Those who enjoy sipping from a bottle of red, white or blush wine but find that a trip to the Bordeaux region of France simply isn’t in the cards right now needn’t give up their desires to visit a winery or vineyard. Wineries and fully functioning vineyards dot the landscape of North America. In fact, wine afficionados may be surprised to learn of a winery or vineyard is just a short drive from home. The American Winery Guide offers that visitors can find a winery and tasting room in just about every state. Colorado boasts 107, Texas has 296, and even Rhode Island, the smallest state, is home to five wineries. If the goal is to travel to northern regions of North America, Alaska has four wineries, and areas of Novia Scotia, British Columbia, Ontario, and Québec have famed wineries for Canadian oenophiles. Visiting a local winery or vineyard can be educational and fun. Wine tours can be entertaining because some allow visitors to choose their own tasting adventure depending on their level of interest in wine, their budget and what they would like to get out of the experience. Some wineries and vineyards offer extensive tours of the harvesting and production aspects of wine-making. Others will give visitors a chance to mingle among wine barrels and witness the fermentation process. Still, some wineries or vineyards may limit visitors to tasting rooms where they can sample select vintages. In regions such as Napa Valley where there are many wineries and vineyards in close proximity to one another, guided tours may be available, or wine aficionados can explore areas on their own. Thanks to the diverse North American climate, the types of grape varietals available in one state or province to the next will be quite different. For example, vineyards that thrive in New Jersey are subject to similar climates to those in many areas of France and Germany. As a result, it’s not uncommon to find varieties like Cabernet, Chardonnay, Riesling, and Pinot Noir available at facilities in New Jersey. According to viniculture experts from Professional Friends of Wine, grapevines are fairly adaptable plants that can thrive in a variety of soil types and temperatures. Soil, sun exposure, drainage, and topography all play roles in how the grapes will ripen and taste. The chance to support a local business is another reason to make a trip to a nearby winery or vineyard. These facilities often produce wine and sell it close to home. By supporting small business, consumers can contribute to the success and the diversity of offerings where they live. Wine tastings are an enjoyable recreational pursuit. Remember to drink responsibly, and join the mailing lists of nearby wineries and vineyards to learn more about tasting events and food pairings.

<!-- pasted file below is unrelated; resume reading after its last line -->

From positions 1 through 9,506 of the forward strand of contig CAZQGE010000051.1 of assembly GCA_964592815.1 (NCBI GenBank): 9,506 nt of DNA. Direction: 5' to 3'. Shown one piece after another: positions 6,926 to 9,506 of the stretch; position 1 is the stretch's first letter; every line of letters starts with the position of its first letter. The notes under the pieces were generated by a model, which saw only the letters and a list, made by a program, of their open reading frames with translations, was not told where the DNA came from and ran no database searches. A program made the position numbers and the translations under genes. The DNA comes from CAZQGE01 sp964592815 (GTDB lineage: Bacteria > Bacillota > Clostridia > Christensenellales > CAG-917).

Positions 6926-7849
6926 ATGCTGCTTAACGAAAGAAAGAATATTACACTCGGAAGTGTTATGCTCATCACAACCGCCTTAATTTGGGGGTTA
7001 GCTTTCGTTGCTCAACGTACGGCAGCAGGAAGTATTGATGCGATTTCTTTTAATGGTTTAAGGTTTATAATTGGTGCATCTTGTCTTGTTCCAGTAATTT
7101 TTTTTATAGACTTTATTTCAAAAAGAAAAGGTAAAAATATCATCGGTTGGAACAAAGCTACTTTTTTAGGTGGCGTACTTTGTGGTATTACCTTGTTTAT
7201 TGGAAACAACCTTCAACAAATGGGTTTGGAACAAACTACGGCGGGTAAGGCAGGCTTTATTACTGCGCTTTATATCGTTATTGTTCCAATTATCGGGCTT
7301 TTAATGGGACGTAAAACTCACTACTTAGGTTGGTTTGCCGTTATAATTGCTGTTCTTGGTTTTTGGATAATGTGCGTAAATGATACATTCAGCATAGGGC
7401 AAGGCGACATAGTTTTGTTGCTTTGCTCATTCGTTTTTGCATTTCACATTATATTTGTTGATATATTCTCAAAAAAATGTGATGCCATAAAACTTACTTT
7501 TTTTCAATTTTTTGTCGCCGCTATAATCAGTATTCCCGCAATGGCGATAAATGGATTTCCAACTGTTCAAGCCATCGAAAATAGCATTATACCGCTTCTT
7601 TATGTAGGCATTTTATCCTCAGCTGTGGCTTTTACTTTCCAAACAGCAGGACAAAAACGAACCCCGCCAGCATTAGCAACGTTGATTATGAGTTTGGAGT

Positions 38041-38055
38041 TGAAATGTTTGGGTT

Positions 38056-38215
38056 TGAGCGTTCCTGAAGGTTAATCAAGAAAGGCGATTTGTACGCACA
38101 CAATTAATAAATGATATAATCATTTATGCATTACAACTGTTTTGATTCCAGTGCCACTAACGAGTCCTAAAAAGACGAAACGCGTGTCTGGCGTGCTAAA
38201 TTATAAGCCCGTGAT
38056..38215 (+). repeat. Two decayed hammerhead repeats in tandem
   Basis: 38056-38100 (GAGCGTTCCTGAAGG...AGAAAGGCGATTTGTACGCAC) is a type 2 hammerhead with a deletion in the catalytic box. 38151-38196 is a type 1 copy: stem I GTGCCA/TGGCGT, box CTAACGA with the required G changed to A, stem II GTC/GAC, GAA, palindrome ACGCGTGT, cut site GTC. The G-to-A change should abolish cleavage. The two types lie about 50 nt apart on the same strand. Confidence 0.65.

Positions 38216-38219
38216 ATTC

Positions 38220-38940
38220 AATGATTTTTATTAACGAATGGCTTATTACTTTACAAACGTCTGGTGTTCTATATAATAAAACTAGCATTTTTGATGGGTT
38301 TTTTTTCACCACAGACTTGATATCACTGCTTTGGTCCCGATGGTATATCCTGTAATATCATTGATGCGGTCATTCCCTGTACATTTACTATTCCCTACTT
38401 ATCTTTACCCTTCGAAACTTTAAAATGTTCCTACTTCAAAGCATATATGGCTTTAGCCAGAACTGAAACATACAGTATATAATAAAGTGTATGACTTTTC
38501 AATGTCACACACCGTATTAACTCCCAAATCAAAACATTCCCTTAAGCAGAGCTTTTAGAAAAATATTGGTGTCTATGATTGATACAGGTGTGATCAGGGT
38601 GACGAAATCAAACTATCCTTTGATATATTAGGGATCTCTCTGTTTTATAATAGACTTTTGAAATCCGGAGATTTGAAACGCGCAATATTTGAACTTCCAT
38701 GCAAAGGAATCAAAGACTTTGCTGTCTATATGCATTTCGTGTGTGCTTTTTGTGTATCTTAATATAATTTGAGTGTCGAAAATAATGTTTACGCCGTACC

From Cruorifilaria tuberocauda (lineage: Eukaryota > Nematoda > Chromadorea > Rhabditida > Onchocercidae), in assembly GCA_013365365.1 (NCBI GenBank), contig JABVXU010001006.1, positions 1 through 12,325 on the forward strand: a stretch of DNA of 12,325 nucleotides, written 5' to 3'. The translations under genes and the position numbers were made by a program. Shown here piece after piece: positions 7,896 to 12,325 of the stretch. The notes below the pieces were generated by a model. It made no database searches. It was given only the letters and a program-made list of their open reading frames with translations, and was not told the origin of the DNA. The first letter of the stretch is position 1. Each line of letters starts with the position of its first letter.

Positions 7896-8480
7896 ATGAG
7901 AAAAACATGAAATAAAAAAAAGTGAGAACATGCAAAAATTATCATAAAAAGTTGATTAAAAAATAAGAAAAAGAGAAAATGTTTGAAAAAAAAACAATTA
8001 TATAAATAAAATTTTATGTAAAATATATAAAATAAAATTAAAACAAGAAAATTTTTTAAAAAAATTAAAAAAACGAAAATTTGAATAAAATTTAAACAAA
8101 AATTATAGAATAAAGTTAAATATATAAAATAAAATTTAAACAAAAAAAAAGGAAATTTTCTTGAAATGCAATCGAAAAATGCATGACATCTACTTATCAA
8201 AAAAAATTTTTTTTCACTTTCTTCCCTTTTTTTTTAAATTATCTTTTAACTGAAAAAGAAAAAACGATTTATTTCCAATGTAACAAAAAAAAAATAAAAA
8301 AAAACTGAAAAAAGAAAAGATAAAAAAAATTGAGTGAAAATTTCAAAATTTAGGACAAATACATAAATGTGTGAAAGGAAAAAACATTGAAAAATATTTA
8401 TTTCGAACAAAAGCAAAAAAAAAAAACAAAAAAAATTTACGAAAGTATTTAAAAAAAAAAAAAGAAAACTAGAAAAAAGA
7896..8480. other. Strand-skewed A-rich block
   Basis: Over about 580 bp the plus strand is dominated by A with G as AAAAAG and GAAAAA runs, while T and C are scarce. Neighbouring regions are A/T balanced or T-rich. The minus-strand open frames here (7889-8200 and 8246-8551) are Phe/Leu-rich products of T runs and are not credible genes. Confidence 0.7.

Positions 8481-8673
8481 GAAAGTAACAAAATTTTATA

Photo courtesy of Amazing Grace Vineyard & Winery, Chazy, NY


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EAT ADK tempts the appetite

LAKE PLACID — A weeklong celebration of culinary exploration PRIX FIXE MENUS wouldn’t be complete without an introduction to local wines as well.